Authors: Deniz Daser*,
Topics: Political Geography
Keywords: migration, New Orleans, labor, insecurity
Session Type: Paper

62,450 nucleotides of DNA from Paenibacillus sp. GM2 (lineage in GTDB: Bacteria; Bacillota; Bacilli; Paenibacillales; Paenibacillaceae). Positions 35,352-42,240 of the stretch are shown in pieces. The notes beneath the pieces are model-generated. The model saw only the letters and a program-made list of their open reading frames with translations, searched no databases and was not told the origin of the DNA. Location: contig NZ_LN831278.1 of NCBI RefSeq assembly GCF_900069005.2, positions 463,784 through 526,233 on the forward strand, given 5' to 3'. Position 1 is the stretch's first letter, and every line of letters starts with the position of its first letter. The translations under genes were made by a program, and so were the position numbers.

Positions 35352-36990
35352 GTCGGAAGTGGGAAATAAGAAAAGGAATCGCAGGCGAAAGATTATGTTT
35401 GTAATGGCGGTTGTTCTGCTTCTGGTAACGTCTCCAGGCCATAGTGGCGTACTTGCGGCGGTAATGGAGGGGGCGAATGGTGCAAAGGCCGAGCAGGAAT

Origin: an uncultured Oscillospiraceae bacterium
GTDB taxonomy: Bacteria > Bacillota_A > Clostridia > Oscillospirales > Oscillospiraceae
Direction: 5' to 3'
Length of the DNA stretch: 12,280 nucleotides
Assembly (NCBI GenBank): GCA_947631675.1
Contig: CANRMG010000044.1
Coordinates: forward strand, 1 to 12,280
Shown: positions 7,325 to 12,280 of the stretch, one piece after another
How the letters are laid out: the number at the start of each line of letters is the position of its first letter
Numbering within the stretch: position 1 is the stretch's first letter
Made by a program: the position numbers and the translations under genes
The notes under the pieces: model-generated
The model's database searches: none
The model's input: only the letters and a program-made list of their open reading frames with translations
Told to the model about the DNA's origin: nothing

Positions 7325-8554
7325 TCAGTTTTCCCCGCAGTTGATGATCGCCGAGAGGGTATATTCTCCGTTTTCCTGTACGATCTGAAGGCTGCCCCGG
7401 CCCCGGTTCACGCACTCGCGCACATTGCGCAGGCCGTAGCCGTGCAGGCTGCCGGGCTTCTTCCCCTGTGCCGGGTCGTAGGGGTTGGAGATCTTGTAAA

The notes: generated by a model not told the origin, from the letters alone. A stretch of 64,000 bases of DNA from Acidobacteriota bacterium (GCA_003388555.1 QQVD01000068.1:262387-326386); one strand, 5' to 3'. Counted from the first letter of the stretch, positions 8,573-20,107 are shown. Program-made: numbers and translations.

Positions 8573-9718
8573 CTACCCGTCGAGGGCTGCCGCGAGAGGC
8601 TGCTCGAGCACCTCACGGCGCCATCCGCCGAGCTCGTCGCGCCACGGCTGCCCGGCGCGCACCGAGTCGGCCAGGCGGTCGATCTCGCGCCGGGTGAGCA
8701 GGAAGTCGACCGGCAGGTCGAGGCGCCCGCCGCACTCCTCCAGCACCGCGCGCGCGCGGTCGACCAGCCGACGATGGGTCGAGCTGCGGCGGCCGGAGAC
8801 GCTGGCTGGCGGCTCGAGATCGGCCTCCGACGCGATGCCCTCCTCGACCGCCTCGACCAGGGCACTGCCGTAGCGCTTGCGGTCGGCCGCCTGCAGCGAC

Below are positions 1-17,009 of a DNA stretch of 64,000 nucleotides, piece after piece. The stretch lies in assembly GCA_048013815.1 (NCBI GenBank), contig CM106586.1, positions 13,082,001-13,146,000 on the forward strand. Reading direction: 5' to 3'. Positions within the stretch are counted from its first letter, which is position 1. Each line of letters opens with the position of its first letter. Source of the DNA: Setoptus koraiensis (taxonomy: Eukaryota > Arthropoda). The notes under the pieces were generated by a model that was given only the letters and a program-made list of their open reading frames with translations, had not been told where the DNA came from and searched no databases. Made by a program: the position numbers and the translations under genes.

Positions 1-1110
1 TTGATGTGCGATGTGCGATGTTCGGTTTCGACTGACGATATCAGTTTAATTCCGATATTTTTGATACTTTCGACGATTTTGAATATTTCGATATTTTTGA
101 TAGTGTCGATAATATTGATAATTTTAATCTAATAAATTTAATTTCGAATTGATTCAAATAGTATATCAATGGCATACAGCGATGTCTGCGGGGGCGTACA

Honduran migrants working in the New Orleans construction industry today carefully assess risk and opportunity in pursuing a livelihood characterized by wage theft, work injury, and potential detainment and deportation. Many of these workers have drawn upon their past post-Katrina labor in rebuilding to assert grassroots political and affective claims to a city – albeit one with deep socioeconomic and racial inequalities – that many of them have come to call home after arduous migratory journeys. Parallel to the recent history of rebuilding is an increasingly hardline federal deportation regime that expanded under the Obama administration and has only grown more aggressive since the recent presidential election. In a context of lax labor law enforcement and heightened immigration law enforcement, the (largely undocumented) Honduran migrants move through the urban space of New Orleans engaging in what Willen (2007) calls “bodily vigilance” in order to avoid potential threats from law enforcement working in concert with ICE (Immigration and Customs Enforcement). I argue here that the embodied experiences of migrants on worksites and in the public spaces of the city highlight how individuals are formulating new forms of “insurgent citizenships” (Holston 2009) under conditions of protracted insecurity.